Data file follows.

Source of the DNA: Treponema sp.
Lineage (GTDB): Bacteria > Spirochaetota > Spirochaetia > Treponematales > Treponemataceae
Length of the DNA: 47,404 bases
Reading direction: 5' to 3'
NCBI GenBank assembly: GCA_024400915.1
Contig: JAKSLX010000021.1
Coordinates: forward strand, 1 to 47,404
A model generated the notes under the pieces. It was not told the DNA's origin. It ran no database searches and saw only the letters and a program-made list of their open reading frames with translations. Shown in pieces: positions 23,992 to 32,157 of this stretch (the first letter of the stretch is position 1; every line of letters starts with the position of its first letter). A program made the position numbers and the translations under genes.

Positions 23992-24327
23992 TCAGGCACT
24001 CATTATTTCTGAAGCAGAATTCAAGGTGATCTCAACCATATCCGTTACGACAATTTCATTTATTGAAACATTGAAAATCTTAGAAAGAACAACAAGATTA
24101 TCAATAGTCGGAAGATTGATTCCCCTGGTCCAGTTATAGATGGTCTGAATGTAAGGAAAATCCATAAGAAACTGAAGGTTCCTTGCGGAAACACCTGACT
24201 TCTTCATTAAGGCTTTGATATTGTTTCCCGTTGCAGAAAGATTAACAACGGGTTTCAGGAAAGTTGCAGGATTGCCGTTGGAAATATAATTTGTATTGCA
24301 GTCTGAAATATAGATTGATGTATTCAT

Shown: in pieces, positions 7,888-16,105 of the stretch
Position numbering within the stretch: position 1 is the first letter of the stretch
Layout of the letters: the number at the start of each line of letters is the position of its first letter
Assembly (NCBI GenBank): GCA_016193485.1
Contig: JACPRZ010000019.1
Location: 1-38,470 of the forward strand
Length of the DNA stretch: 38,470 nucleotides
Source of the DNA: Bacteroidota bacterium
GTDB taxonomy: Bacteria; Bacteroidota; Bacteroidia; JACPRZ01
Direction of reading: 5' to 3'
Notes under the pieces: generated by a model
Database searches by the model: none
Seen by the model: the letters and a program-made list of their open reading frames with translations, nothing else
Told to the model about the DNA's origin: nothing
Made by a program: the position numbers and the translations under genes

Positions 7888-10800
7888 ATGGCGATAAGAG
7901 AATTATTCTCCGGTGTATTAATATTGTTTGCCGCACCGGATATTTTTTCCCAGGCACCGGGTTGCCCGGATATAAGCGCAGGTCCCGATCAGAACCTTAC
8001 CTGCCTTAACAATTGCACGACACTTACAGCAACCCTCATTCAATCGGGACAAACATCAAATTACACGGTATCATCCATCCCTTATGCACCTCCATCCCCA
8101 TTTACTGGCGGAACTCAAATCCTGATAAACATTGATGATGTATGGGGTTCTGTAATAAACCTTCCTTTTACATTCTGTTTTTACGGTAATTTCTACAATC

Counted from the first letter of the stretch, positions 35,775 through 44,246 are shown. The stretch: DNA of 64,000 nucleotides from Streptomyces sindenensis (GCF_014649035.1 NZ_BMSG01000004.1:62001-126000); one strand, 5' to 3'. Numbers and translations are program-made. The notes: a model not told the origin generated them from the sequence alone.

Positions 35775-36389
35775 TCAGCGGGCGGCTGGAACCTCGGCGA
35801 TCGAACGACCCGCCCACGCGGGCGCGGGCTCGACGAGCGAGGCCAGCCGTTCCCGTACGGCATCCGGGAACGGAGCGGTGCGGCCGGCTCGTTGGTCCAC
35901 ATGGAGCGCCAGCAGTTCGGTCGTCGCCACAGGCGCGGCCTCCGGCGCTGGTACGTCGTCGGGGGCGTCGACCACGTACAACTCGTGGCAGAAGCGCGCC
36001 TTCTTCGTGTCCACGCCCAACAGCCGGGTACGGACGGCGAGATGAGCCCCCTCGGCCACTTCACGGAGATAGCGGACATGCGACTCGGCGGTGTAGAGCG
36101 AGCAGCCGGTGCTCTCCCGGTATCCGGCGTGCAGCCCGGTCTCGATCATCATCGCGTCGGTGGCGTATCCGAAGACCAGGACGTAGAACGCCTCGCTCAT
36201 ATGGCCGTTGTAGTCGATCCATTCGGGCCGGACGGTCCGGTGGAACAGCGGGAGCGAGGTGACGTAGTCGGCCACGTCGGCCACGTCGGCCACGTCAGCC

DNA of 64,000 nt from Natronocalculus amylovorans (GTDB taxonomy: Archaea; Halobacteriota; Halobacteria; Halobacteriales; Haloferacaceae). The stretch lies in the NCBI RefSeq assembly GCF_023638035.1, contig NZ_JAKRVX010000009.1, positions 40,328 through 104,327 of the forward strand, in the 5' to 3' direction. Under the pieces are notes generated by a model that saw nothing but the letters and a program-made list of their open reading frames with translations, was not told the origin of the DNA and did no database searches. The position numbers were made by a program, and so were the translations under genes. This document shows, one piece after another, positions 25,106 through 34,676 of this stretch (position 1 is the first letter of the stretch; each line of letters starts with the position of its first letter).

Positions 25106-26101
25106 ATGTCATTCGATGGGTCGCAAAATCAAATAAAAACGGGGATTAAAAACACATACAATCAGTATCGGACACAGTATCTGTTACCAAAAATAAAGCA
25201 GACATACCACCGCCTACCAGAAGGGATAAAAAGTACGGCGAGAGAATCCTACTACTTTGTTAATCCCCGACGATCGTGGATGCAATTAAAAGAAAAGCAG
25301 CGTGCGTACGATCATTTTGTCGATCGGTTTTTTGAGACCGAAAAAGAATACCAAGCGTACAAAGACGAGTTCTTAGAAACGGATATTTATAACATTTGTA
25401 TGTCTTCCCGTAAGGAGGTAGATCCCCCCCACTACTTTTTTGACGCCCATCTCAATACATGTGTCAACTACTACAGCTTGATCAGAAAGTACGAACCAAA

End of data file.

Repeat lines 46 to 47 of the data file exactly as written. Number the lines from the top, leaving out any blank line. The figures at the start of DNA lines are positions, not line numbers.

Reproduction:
25201 GACATACCACCGCCTACCAGAAGGGATAAAAAGTACGGCGAGAGAATCCTACTACTTTGTTAATCCCCGACGATCGTGGATGCAATTAAAAGAAAAGCAG
25301 CGTGCGTACGATCATTTTGTCGATCGGTTTTTTGAGACCGAAAAAGAATACCAAGCGTACAAAGACGAGTTCTTAGAAACGGATATTTATAACATTTGTA